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A pitch for the High Holy Days season: Follow the lead of Major League Baseball

I recently received an email from my favorite baseball team advertising fan cutouts as an antidote to empty stadiums. As quick as a fastball, I threw on my best team jersey and cap, snapped a photo and uploaded it to the website. My husband did the same so that we could sit together in cardboard replica at every home game during this strange season.

This wonderful purchase was made all the better because the net proceeds benefit the team’s charitable foundation. A win-win—even before the on-field wins.

In pre-pandemic times, we enjoyed many an inning at the ballpark — including at baseball’s main event, the World Series. Imagine our excitement when the TV camera panned across our section on Opening Day 2020 and, watching from home, we spotted ourselves among the crowd!

Baseball, as it so often does, illuminates life. The beauty of fan cutouts is that they enable spectators to sit in seats they treasured back when congregating was normal. You know where I’m going with this.

Many congregations are commendably planning virtual Rosh Hashanah and Yom Kippur services in response to today’s medical and moral imperative to spatially distance. Allow me to pitch not a ball but an idea: Following baseball’s example, synagogues can fill their appropriately vacant sanctuaries with congregant cutouts at Judaism’s main event, the High Holy Days.

Clergy and lay leaders have always been charged with creating community. The challenge in this somber era of COVID-19 is to re-create community. A robust cutouts program that lets members sit, in a sense, in their beloved houses of worship at the start of 5781 does just that, giving us in imagery what eludes us in reality. As a bonus, these figures neither nod off nor exit early!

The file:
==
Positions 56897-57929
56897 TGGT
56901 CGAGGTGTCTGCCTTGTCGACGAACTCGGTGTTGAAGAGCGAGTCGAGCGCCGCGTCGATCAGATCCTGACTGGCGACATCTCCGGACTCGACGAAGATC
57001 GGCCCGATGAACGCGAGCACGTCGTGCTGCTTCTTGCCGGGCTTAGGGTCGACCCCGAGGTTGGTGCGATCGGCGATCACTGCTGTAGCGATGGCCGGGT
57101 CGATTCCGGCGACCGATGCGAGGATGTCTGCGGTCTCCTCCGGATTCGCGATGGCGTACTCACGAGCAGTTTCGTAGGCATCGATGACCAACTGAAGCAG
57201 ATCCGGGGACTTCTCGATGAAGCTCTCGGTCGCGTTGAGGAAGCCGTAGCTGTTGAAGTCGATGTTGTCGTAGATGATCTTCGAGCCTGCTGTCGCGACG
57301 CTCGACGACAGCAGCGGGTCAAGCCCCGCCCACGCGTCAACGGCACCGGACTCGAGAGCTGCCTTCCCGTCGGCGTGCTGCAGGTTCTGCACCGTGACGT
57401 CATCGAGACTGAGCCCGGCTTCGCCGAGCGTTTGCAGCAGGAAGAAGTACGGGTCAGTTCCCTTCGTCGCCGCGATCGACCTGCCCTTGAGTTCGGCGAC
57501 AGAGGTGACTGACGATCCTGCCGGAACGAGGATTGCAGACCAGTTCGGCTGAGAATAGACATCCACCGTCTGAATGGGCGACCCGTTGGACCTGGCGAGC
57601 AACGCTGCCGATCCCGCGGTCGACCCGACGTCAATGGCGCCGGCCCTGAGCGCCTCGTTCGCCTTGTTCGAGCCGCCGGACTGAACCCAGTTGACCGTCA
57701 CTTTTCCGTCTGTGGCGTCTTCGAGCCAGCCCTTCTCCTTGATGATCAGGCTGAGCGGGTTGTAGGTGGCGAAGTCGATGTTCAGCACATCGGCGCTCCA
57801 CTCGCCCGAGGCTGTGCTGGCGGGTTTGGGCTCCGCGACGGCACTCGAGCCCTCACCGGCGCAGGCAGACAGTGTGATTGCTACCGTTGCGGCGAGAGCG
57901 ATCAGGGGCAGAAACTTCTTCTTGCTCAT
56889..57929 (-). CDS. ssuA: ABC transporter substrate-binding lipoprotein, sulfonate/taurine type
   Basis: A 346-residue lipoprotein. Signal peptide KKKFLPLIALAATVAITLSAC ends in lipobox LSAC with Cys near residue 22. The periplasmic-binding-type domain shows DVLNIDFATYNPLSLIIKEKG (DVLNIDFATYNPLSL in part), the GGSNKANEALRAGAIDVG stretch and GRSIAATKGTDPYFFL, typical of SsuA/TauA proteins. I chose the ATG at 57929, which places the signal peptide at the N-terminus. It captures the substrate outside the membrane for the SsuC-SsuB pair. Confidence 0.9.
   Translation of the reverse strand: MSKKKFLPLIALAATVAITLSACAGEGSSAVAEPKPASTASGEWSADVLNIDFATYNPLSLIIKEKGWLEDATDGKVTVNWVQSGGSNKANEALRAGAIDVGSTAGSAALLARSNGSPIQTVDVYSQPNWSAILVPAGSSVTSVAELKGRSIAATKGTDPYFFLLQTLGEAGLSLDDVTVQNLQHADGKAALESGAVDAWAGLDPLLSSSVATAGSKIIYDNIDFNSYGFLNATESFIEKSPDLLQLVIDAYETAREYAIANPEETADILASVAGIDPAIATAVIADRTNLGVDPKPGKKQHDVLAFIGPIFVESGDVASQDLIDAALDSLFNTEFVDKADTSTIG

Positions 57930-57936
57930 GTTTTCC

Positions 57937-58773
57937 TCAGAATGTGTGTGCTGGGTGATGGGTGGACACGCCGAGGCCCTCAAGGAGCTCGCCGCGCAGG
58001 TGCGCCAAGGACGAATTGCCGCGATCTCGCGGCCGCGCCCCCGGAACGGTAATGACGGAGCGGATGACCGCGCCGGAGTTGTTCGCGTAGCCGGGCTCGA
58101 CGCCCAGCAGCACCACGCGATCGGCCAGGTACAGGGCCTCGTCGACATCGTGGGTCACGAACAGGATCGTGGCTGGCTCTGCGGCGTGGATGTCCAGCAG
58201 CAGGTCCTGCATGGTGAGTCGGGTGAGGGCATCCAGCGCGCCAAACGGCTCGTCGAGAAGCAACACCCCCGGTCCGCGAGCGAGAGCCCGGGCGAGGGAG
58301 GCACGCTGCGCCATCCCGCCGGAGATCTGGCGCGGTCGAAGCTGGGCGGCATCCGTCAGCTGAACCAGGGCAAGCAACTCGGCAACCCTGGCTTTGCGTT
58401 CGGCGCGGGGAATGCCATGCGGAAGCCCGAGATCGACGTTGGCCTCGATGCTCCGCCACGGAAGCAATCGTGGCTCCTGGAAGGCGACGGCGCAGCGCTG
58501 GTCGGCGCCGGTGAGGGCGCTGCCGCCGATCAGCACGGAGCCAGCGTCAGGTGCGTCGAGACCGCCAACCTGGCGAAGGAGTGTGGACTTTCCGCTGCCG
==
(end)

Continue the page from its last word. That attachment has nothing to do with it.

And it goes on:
Planning committees, here are instructions if you wish to brighten your holiday livestreams with cutouts:

  • Name the program: I suggest Prayer Pinch-Hitters or Synagogue Stand-ins or Avodah Avatars or Davening Doubles or Congregational Clones.
  • Decide whether to make this initiative a fundraiser. If so, consider donating the proceeds to those affected by the coronavirus.
  • Hire a custom cutouts vendor, which you can find online.
  • Promote this program as an opportunity for congregants to dress in their holiday best, say “lox and cream cheese” for the camera, and usher in the holy season in style.
  • Put the choral proxies in the choir box and the rest of the flock in the regular rows.
  • Above all, make sure that every two-dimensional person in the room appears on-screen at least once.

In a year when prudence and sound judgment demand isolation over assembly, imagine the joy and the poignancy of tuning in to a sea of familiar faces populating our sacred spaces. How emotional to pack the pews with these life-size likenesses—reminders of what we had, portraits of what we pray for, placeholders until we meet again.

From Zoom study sessions to apples-and-honey packages to loaner prayer books, temple leaders are working hard to refashion traditions to meet the challenge of worshiping together while apart. A bit stiff but heartwarming all the same, this cardboard cheering section may well rally our spirits and hit our celebration out of the park.

@Jan Zauzmer is a past president of a URJ congregation and a current MLB cutout.

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